That being said, this is a festival which has really made a commitment
to nourishing Asian film, and this is perhaps most reflected in the
glitzy Silver Screen Awards, a slick awards show annually televised on
TCS, the largest TV station in Singapore. The big winners seemed to be
the Iranians that evening, with the jury picking Majid Majidi's
"Children of Heaven" from an ambitious crop of 15 Asian films for the Best
Film in the Asian Feature Film Category. Two awards also went to Jafar
Panahi's "Mirror", with the UOB Young Cinema Award (for a first feature) going
to Ho Ping's stylish traffic-angst picture "Wolves Cry Under the Moon" from
Taiwan. Best Actor went to Sunny Chan in Stanley Kwan's latest "Hold
You Tight" with the Best Actress nod going to Nita Fernandez in Sri Lanka's
entry "Walls Within."
Singapore also fields a NETPAC/FIPRESCI jury, who elected to give
Stanley Kwan's "Hold You Tight" a Special Mention. But it was prolific
Filipina director Marilou Diaz-Abaya's remarkable film "In the Navel of
the Sea" which garnered their top award. Diaz-Abaya also had "Milagros"
in the festival, and is currently completing post-production on perhaps
the most eagerly anticipated film in Philippines film history: "Rizal,"
the story of the famed revolutionary Jose Rizal who led Filipinos to
victory against the Spanish colonialists a century ago.
Singaporeans also hold their own fledgling film industry in high regard.
Filmmaker and local celebrity Eric Khoo (whose film "12 Storeys" played
in Un Certain Regard in Cannes last year) was on hand to present the
Singapore Short Film Category, which was picked up by Ong Lay Jinn's "By
the Dawn's Early Rise."
The 11th SIFF also featured an ambitious program of out-of-competition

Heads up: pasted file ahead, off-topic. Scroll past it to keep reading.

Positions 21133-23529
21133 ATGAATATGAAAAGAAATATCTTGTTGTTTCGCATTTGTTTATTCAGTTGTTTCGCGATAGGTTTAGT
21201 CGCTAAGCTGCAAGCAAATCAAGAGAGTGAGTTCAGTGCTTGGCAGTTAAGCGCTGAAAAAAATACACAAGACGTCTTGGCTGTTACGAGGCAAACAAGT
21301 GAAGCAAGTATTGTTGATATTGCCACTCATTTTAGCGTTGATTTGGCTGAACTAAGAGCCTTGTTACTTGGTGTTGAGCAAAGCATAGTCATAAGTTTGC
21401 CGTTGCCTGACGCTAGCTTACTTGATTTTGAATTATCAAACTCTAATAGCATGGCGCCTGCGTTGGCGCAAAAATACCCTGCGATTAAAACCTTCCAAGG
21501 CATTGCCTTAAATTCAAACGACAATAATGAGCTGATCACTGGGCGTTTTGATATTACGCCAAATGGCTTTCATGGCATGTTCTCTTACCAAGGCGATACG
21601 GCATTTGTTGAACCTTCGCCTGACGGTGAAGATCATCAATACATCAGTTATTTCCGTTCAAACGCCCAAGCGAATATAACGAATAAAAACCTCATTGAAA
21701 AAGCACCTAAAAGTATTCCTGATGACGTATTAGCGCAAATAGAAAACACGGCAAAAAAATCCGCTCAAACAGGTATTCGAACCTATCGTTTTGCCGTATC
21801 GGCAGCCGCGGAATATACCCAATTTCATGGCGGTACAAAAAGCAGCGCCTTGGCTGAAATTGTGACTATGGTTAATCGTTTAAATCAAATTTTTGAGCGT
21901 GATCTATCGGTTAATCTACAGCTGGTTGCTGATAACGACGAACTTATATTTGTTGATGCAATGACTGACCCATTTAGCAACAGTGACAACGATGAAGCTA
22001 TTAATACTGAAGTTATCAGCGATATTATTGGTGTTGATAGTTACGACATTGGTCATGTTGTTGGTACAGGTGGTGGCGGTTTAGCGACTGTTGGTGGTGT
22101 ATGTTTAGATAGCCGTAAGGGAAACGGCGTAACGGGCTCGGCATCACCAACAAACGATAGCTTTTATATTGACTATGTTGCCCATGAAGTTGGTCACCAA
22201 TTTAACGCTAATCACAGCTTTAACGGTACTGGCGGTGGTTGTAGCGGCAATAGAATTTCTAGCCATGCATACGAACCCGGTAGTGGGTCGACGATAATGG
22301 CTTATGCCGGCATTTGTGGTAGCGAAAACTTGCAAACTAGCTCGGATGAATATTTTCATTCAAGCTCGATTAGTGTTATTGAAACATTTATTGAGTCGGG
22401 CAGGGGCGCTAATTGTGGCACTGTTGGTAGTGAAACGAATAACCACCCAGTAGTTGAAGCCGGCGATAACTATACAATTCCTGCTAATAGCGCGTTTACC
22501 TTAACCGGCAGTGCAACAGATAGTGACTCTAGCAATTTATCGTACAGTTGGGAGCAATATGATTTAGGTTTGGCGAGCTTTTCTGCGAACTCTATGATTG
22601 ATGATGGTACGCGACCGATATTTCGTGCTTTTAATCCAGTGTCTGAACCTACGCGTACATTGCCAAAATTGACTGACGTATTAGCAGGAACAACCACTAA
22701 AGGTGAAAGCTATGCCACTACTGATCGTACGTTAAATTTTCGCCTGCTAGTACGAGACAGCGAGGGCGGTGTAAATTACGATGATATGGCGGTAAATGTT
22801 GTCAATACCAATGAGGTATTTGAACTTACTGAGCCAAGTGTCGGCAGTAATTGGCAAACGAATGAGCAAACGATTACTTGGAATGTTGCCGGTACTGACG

fare, including a strong Indian lineup in the form of "Private
Detective" directed by Rajat Kapoor, and the bazaar but intriguing "The
Square Circle" by Amol Palekar. Again, Southeast Asia was well
represented, with Dang Naat Minh's "Hanoi Winter 1946" (Vietnam); "Ten
Girls from Dong Loc" (Vietnam), Thailand's top-grosser last year "Dang
Bireley's and Young Gangsters," the remarkably assured "Fun Bar Karaoke"
(Thailand) and two premieres from Malaysia "From Jemapoh to Manchestee"
(canceled from the program last year and completed just in time for this
Nods to British Cinema, French Cinema (including the 12 picture
retrospective from 50 years of Cannes that's been going around lately)
and US Independents were also up on the screens, but it was perhaps the
special section on Asian-American filmmakers that attracted the most
attention. Rene Tajima-Pena, Chris Chan Lee and Jon Moritsugu were on
hand to screen their works and tell everyone they just wanted to be
treated like filmmakers, not necessarily Asian-American ones. In a nod
to the censors, Moritsugu's cult classic "Mod F*** Explosion" was simply
called "Mod Explosion." (Don't even think it.)
[Formerly a Sundance programmer, Christian Gaines is now director of the
Hawaii International Film Festival.]